It’s no secret that when it comes to marketing, we have got to provide consumers with ways to spread our business using their preferred methods of communication.
Circa 2009, the breakdown of preferred methods of communication discovered by a Success Magazine readership survey looked like this:
- Text Messaging 3%
- Social Media 5%
- Phone 13%
- Face-to-Face 39%
- Email 40%
Remember, this was a mere four years ago. Fast forward to 2013 where the preferred method hierarchy is seemingly more like this…
- Text Messaging All the percents
- Social Media All the percents
- Eyeball-to-Eyeball None of the percents
And it’s a wonder we’re even functioning as a society that can exist without a mobile medium to act as the middle man of communication. Of course, with devices like Telepathy One and Google Glass posed to totally disrupt the mobile computing market we’re most likely looking at a push towards literal telepathic communication.
In the meantime, tailoring the customer experience to fit each individual’s mobile lifestyle will require totally abandoning your own preferred methods of communication. Maybe you’ve got a dumbphone still and hate texting, or perhaps you’ve got a smartphone but rarely dabble with Twitter or Facebook. If that’s the case, listen, you’re going to need to reconsider that game plan. If you’re a salesperson who thrived in the 90’s because of your devotion to always staying connected with your clientele, why cut yourself off now? Sending mailers, post cards, and handing out business cards are great – to the extent that they will interact with people. The beauty of always sending mail and cards to customers in the past was to stay visible. If your birthday or holiday card got hung up on the refrigerator, it was outstanding. You’d be in front of their face at breakfast every morning and supper every night. With the various new mobile lifestyles of consumers, you’ve got the opportunity to be in their pocket.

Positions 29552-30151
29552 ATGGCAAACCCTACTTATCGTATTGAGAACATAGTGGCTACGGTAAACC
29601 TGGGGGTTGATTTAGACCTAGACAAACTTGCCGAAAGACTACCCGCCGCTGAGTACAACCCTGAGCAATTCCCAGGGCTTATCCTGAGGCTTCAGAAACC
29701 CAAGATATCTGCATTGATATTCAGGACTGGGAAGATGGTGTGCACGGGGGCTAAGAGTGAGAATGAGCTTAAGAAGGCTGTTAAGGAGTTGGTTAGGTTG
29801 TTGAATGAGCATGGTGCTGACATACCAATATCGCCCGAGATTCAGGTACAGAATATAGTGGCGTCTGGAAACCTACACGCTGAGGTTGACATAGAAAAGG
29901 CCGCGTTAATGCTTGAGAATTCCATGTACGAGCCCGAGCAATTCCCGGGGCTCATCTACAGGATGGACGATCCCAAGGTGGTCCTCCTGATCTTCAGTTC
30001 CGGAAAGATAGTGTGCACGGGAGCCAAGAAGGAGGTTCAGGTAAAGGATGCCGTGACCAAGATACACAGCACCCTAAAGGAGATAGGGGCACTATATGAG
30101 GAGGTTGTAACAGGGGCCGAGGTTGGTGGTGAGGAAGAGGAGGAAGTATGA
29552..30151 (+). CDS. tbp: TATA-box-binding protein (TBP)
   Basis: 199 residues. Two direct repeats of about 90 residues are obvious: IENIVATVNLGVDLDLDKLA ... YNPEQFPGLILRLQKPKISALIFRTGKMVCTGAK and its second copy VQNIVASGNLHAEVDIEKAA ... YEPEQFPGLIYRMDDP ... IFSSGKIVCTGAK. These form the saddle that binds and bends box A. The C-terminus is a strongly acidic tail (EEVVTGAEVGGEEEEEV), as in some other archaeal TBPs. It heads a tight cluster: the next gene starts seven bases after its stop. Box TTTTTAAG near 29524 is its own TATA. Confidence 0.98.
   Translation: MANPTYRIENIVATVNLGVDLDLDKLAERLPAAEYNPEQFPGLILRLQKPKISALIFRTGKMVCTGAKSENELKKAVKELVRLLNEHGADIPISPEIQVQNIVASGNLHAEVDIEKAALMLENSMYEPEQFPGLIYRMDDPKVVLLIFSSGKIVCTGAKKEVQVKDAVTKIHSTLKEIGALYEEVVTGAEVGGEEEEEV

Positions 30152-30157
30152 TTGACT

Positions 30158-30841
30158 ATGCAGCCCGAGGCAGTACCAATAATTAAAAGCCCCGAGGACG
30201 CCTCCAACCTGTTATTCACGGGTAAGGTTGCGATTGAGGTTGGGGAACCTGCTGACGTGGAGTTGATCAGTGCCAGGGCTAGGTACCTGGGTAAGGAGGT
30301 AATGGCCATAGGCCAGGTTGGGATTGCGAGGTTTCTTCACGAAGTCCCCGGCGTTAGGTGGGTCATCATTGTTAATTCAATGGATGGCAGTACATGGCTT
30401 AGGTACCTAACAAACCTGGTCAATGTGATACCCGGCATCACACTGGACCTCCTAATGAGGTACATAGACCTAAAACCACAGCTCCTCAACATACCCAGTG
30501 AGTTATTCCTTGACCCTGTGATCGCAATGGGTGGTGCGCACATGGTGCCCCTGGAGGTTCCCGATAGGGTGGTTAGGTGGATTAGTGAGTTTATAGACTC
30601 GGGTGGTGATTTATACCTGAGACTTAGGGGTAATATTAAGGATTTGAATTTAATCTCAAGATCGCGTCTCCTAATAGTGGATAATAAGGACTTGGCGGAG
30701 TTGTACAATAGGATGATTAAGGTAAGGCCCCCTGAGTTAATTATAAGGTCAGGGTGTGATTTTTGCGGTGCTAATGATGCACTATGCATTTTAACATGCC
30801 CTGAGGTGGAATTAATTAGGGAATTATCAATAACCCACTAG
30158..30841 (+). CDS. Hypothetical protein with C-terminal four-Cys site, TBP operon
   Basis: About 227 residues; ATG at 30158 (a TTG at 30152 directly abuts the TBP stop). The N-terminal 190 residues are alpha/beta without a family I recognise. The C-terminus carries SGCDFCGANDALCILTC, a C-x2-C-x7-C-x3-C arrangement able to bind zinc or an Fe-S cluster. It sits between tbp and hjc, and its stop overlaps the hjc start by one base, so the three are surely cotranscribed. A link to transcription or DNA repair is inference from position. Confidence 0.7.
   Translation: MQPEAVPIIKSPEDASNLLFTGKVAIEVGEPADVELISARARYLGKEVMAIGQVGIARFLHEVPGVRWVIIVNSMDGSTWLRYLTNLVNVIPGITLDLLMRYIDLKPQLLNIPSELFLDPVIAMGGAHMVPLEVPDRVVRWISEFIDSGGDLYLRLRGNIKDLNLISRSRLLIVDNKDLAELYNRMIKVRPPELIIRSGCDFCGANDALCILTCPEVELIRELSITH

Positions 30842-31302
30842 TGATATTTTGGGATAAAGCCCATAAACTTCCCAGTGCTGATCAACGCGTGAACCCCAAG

What’s one way you can mobilize the customer experience?
Don’t be afraid of texting. People believe what they see more than what they hear, so even if you’ve got a customer on the phone who absolutely needs an offer, go ahead and shoot them a text so there’s no confusion. Of course, keep them on the line!
Also, don’t just be unafraid of texting – dominate it. Technological agility truly comes into play in this arena. I had a prospect text me at nine o’ clock in the evening one night inquiring about a Craigslist ad of mine. I immediately responded and ended up setting an appointment to meet up with him first thing the following morning. Just a few hours later, as he was taking delivery of his newly purchased Ford F-250, he made a remark that he hadn’t expected me to reply so soon. If I hadn’t, due to his absolutely insane work schedule, he wouldn’t have been able to meet up with me anytime soon. The window of opportunity would have been closed and most likely he would have stumbled into a different automotive solution somewhere else on the fly. No one else got the chance because I beat them to it first, and remarkably enough, new research shows that being first trumps all else.
New research shows people’s preferences are unconsciously and immediately guided to those options presented first, especially in circumstances when decisions must be made without much deliberation.
In three experiments, when making quick choices, participants consistently preferred people and consumer goods presented first, as opposed to similar offerings in second and sequential positions.
– Business News Daily
Those who are technologically agile have already begun mobilizing their sales process to fit the mobile lifestyle of their prospects. They’re posting pictures daily on Facebook, they’re joining the conversation on Twitter, and they’re constantly identifying how their niche of consumers choose to communicate; how they choose to consume and share content.
The mobile lifestyle of the 2010’s is providing us with more intimate opportunities to get involved with our customers. The best part? It’s just begun.